White House Chief Technology Officer Megan Smith (L) and Xerox Chairman and Chief Executive Ursula Burns onstage during Fortune's Most Powerful Women Summit in October. (Paul Morigi/Getty Images for Fortune/Time Inc)
Opinion writer

In corporate and political America, women just can’t win.

If you’re tough and take charge, you’re pushy, bossy, maybe even a bitch. If you stand aside and let others give direction, you’re meek, weak, probably not leadership material.

Sometimes you’re accused of being all these at once.

In a new survey of women in technology, 84 percent of respondents said they’ve gotten feedback that they were “too aggressive.” Yet 53 percent also said they’ve been told they were “too quiet.” A full 44 percent said they’ve heard both that they were “too aggressive” and “too quiet.”

This is hardly the only double bind that women face in the workplace.

If you’re a woman and you show emotion, you’re fragile, dramatic, crazy. But if you’re emotionally restrained, you’re cold, heartless, maybe even stupid .

If you take generous maternity leave and carve out time for family responsibilities, you’re insufficiently serious about your career. If, post-baby, you’re back at the office too soon, you’re a poor role model for colleagues yearning for a healthy work-life balance.

If you don’t ask for a raise for fear of being disliked, your priorities are misplaced. If you promote yourself and demand that your work be recognized, you’re punished for being unlikable and denied opportunities to advance.

If you’re not sufficiently well-dressed, you’re frumpy. But if you’re too dolled up, you’re vain and superficial. Witness one infamous tweet-shaming incident, in which a tech chief executive posted a snapshot of a conference attendee’s stilettos alongside the hashtag “#brainsnotrequired.”

If you’re unattractive or overweight, you’ll be ignored. But if you’re babealicious, you’re suspected of getting by on your looks. At a professional event a few years ago, a male journalist I’d just met told me I was lucky to be “pretty, but not too beautiful.” This meant I’d go far, he explained, but only because, you know, the rest of the journalism industry is so sexist.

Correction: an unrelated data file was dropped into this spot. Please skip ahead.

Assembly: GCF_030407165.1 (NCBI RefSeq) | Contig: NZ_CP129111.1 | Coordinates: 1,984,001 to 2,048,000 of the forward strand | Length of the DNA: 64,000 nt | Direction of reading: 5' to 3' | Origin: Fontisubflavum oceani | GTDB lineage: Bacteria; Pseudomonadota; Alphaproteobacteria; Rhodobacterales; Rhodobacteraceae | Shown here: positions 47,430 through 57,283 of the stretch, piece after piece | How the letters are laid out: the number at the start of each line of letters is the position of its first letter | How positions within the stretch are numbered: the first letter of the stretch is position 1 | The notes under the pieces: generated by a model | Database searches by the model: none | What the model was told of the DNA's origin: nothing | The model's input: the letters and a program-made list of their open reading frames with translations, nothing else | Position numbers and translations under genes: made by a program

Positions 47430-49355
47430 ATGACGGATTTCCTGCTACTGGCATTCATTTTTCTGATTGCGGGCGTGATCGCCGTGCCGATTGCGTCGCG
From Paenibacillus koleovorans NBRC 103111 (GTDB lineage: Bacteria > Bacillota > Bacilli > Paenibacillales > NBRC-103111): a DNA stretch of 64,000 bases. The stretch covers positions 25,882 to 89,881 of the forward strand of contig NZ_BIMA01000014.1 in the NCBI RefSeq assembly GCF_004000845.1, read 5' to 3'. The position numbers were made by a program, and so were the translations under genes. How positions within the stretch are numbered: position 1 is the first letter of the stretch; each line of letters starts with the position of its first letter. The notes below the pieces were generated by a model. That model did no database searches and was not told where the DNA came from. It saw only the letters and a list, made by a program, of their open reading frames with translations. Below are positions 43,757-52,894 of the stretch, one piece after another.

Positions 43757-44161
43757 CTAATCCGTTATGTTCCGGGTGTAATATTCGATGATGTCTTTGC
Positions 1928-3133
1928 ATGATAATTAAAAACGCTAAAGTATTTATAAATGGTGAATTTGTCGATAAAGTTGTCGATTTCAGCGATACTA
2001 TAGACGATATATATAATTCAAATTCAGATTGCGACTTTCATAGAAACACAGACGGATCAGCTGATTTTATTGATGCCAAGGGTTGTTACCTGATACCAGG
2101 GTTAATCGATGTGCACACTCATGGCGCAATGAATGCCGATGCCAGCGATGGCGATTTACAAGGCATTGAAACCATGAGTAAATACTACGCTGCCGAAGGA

It’s not hard to find anecdotes of similarly unattainable standards imposed on American women (and that men, more often than not, are exempted from; can you imagine 84 percent of men in any industry being told they were “too aggressive”?). Ask your female colleagues if you don’t believe me.

Or look to the past few election cycles.

Few women find themselves more tormented by impossible, Goldilocks-like expectations than female politicians, given their very public roles and the huge numbers of people judging them against wildly different benchmarks.

Research has shown that the public expects politicians and other leaders to be tough and strong, while women are generally associated with traits such as compassion and warmth, notes Kelly Dittmar, a political scientist at Rutgers University and a scholar at the Center for American Women and Politics. These conflicting stereotypes mean that virtually any female politician, exhibiting virtually any behavior, may be seen as either not “woman” enough or not “politician” enough. Or both.

Some manage this delicate balance better than others. Sarah Palin, Dittmar observed, effectively portrayed herself as a “pit bull [in] lipstick.” Just feminine enough, just macho enough.

Others, notably the always-too-cold-yet-also-somehow-too-emotional Hillary Clinton, have struggled. In a rare moment, Clinton even acknowledged this — during, of all things, a recent interview on Lifetime, the ultimate forum for showcasing one’s softer side.

“Here is my dilemma,” Clinton said. “It’s really important not to wall yourself off from how you are actually feeling about what people say or how they treat you or how they treat somebody else that offends you or upsets you. But you’re also as a woman in a high public position or seeking the presidency, as I am, you have to be aware of how people will judge you for being, quote, ‘emotional.’ And so it’s a really delicate balancing act.”

She noted that other female politicians also fret over how to thread the needle: “We all talk about the same challenges, which is how you navigate what is still a relatively narrow path, to be yourself, to express yourself, to let your feelings show, but not in a way that triggers all of the negative stereotypes.”

It’s easy to tell Clinton to stop trying to calibrate her image so carefully. And it’s easy to tell professional women to stop obsessing over how they’re being judged; to cease whining and worrying; to stop expending so much energy fine-tuning every outfit or meeting comment; to stop getting distracted by things that don’t matter and just deliver the goods.

Then we look around or watch cable news or hear what a boss or a colleague or a random stranger at a professional event tells us — and we learn something entirely different.